What The Middle East Could Expect From The UK’s Liz Truss Government


By Alex Whiteman

The appointment of Liz Truss as the UK’s new prime minister represents as much an opportunity as a moment of suspense for Gulf relations, with her enthusiasm for the region matched by her being perceived as a “wild card,” according to analysts.

An early challenge arrived with the death of the longest serving monarch in British history in Truss’ very first week in office. The death of Queen Elizabeth II at Balmoral Castle on Thursday thrust the country into a royal succession at a time of economic upheaval and political transition.

Paying homage to a figure who was viewed by Britons as a beacon of stability and a rare symbol of continuity and national unity, Truss described the late queen as “the rock on which modern Britain was built” while expressing hope that “in the difficult days ahead, we will come together with our friends … to celebrate her extraordinary lifetime of service.”

Although her immediate focus will undoubtedly be on the domestic cost-of-living crisis and spiraling energy bills, there are growing calls for Truss to ensure continuity in strengthening relations with the Gulf states.

Chris Doyle, director of the Council for Arab-British Understanding, expects Truss will prioritize the finalization of the UK-GCC free trade agreement announced in June, which is potentially worth £33.5 billion ($38.5 billion) in new deals.

“Trade deals will speak to her primary objective upon taking office, and that’ll be getting the economy sorted,” said Doyle. “There are warm relations between the UK and the GCC and I do not see that changing dramatically. On this, it’ll likely be a ‘steady as you go’ relationship.”

Concurring with this assessment, David Jones MP, a Conservative and Truss supporter who chairs the UK-UAE All-Party Parliamentary Group, said the new prime minister “recognizes the importance” of the GCC countries.

“As former international trade secretary and foreign secretary, Ms. Truss fully appreciates the crucial importance to the UK of maintaining strong relations with our steadfast regional ally, the UAE,” Jones told Arab News.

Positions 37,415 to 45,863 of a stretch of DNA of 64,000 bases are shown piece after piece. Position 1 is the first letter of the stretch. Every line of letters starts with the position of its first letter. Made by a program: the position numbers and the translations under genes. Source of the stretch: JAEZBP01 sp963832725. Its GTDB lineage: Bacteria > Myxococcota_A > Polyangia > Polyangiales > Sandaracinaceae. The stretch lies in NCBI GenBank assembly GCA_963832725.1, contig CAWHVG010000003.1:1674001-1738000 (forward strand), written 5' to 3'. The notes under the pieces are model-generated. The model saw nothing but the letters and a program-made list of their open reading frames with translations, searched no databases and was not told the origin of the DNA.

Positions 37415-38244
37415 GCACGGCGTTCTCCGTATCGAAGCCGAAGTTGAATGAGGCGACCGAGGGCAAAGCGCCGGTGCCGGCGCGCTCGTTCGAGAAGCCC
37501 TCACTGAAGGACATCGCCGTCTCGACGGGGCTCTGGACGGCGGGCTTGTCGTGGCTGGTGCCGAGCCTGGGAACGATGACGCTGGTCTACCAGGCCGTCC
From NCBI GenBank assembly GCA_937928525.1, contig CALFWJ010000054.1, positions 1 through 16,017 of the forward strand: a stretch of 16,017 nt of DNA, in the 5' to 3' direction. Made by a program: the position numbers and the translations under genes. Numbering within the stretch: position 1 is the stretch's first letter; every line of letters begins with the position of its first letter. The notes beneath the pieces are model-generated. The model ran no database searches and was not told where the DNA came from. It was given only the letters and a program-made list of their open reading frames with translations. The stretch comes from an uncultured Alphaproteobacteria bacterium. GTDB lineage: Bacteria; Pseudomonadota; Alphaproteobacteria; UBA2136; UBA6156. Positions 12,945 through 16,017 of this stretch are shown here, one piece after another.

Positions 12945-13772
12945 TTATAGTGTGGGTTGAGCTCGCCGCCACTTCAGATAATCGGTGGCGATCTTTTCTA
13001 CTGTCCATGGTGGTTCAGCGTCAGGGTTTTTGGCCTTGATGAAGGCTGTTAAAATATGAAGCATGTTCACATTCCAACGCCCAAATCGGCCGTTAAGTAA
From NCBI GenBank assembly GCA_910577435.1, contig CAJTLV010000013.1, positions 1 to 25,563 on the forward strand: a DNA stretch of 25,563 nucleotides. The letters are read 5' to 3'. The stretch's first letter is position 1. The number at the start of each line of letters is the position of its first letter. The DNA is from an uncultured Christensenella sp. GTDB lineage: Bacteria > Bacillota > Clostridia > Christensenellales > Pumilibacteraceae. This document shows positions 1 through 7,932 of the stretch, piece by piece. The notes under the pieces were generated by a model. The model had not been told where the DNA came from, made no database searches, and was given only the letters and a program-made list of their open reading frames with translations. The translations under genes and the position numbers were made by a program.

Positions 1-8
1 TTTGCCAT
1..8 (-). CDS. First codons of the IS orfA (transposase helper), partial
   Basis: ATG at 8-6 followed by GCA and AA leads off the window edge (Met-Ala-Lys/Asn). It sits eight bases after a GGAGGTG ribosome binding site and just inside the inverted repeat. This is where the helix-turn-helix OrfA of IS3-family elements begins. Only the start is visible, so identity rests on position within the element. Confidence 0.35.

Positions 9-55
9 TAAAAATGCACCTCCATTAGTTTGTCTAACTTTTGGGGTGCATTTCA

“I have no doubt that, under her leadership, those relations will be strengthened still further into a mainstay of regional and global security.”

While hosting the GCC foreign ministers in December last year, Truss herself stressed that “closer economic and security ties with our Gulf partners will deliver jobs and opportunities for British people and help make us all safer.”

But for Doyle, these comments also exposed areas of concern, notably the new prime minister’s “transactional” approach to foreign policy, which tends to ignore the importance of building strong interpersonal relationships.

“Truss showed during her time in the foreign office a very transactional nature when dealing with other countries — one devoted to trade, the economy, and what Britain could get out (of) it. It was looking very much at the short-term benefits,” said Doyle.

“I don’t expect to see that change as she steps up into the new role and I think her focus when it comes to the Middle East will be very much about getting the free trade deal over the line.”

Such a short-term focus in strategy ties in with what Bronwen Maddox, director and chief executive of Chatham House, considers the core of Truss’ perceived political identity as a “disruptor” or even a “wild card.”

For Maddox, the new prime minister’s reputation and apparent desire to deliberately inject unpredictability into proceedings could be “both a strength and a potentially calamitous weakness.”

“A degree of improvisation in a leadership campaign is inevitable, but the priority of the next UK prime minister should be serious. If she indulges this (disruptor approach) without good judgment, she could do real damage to Britain’s prospects and world standing,” she added.